The bullet now produced I found just beneath the skin. All the other organs were healthy.

The cause of death was the gunshot wound. The bullet exactly fits the pistol produced.

When the deceased Edward Barnett was brought to the police camp he was apparently dead, but gasped twice. I saw the wound in his chest which caused his death.

I also made a post mortem examination of the body of Lopez.

He was brought to the police camp immediately after Edward Barnett, and was quite dead.

I found a gunshot wound about two inches below and to the left of the left nipple. There were no other external marks of violence.

The ball had passed in a direction backwards, through the fifth rib, about an inch and a half from its articulation with the cartilage, through the anterior edge of the left lung, through the left side of the pericardium, then entering the root of the left lung, wounding the left pulmonary artery, and the left bronchial tube, passing out of the chest through the ninth rib, and was found just beneath, the skin, below the inferior angle of the blade-bone.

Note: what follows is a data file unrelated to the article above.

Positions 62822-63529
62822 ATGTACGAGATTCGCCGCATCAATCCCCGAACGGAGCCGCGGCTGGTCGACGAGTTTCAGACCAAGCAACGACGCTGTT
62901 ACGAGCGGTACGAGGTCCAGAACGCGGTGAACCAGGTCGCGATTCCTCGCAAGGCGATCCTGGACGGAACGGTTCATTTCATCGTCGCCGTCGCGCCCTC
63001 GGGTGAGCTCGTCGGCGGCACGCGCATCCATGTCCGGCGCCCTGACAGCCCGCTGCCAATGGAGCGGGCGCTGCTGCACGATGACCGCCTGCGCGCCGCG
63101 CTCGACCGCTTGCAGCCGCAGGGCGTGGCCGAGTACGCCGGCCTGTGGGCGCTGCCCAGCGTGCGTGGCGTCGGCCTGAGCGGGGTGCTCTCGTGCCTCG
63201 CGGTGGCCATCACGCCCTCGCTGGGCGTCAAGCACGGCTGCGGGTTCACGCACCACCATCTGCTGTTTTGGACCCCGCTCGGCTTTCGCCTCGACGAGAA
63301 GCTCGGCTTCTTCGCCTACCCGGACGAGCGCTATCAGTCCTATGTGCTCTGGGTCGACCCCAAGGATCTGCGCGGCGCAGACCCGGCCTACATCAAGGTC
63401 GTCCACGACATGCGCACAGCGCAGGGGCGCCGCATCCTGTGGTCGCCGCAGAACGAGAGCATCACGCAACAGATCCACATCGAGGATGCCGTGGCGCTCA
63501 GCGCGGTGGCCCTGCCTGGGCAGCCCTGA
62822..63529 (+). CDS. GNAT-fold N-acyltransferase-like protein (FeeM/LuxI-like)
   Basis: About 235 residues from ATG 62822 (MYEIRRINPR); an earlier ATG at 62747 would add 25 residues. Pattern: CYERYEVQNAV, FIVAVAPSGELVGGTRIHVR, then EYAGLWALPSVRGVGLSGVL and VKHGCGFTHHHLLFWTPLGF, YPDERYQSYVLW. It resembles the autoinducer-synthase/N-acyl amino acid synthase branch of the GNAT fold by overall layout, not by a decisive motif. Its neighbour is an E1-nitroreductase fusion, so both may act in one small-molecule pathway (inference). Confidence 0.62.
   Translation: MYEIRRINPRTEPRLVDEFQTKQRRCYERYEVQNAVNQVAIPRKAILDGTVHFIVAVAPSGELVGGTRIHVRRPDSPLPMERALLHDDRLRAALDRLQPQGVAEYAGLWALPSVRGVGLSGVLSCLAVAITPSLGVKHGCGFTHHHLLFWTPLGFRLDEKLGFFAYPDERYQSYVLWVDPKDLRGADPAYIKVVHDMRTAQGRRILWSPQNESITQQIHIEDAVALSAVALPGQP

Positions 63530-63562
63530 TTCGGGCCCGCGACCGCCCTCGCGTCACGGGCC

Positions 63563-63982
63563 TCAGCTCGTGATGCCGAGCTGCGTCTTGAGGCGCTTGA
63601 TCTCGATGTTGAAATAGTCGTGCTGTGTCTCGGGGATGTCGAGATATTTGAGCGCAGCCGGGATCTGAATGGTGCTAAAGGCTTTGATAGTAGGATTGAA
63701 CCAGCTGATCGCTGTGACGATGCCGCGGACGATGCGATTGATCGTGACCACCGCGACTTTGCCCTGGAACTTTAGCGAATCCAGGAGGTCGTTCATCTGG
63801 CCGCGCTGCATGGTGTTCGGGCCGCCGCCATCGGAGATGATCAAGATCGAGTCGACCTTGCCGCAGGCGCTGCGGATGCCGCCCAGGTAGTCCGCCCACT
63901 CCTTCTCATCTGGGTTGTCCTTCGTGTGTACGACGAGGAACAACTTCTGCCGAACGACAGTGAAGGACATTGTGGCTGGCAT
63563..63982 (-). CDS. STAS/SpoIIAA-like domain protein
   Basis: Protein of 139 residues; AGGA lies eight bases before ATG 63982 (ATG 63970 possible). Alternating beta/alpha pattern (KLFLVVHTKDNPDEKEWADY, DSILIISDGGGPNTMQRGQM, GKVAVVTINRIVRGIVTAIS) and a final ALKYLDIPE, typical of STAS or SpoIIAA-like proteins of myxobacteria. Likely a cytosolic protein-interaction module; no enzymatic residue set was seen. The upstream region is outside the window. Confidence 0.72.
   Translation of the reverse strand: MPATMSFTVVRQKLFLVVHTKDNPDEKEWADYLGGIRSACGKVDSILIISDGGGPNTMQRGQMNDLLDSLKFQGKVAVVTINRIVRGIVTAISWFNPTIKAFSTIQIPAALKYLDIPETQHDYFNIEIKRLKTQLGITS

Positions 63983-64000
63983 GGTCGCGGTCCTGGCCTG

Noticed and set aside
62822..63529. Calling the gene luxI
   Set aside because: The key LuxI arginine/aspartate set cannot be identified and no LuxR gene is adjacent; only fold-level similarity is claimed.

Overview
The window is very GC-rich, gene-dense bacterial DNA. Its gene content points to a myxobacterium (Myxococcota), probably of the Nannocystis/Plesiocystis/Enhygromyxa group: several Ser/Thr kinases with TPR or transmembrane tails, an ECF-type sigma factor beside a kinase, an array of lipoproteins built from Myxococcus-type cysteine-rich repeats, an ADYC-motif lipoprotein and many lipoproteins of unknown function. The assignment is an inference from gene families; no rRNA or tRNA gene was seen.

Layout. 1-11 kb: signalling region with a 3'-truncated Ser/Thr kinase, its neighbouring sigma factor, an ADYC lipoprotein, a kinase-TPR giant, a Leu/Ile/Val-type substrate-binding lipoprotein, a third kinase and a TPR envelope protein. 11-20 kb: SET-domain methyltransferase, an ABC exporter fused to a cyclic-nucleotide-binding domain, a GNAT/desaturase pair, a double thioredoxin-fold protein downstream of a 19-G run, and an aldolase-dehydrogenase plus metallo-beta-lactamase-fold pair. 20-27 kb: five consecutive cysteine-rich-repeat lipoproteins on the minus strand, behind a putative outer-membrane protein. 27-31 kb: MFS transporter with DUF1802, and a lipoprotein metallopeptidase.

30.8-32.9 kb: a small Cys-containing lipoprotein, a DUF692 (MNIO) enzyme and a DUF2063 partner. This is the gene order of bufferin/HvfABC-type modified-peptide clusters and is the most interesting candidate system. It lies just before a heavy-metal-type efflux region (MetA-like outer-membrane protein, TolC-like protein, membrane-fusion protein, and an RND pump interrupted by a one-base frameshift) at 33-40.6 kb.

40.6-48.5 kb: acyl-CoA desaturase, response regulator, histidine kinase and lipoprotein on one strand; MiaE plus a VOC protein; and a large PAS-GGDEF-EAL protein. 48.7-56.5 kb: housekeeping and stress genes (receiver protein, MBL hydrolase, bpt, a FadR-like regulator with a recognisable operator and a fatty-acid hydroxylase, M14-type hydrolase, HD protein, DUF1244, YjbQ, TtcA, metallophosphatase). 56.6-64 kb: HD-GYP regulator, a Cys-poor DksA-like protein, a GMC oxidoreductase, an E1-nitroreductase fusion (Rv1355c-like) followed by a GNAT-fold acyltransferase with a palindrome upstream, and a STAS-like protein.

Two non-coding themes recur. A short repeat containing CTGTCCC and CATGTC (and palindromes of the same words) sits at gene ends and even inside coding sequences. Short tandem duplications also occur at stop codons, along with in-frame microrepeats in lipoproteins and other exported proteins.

The bullet is the same size as the one that was found in the body of Edward Barnett.

The cause of death was the gunshot wound.

The jury returned a verdict of wilful murder against Joseph Brook, now deceased.

— Maryborough and Dunolly Advertiser.




Bendigo Advertiser (Vic. : 1855 – 1918),

Tuesday 9 March 1858, page 2


The HAVELOCK MURDER.— Joseph Gibson, alias Laycock, alias Yorkey, was charged at the Police Court, on Friday, on suspicion of being concerned in the murder of the storekeeper Lopez and Senior Constable Barnett, at Havelock diggings, on the 1st February last. Detective Hyland proved the arrest of the prisoner at 5 o’clock on the same morning, and stated that he answered the description in the Gazette. Prisoner was remanded to Curisbrook. — Times

09 Mar 1858 – BALLAARAT. – Trove


Maryborough and Dunolly Advertiser (Vic. : 1857 – 1867 ; 1914 – 1918), Friday 10 September 1858, page 3


Edward Barnett. constable, Havelock, family residence Tallow, Ireland, £241 9s, died 1st February, 1858, (shot at the same time as Lopez);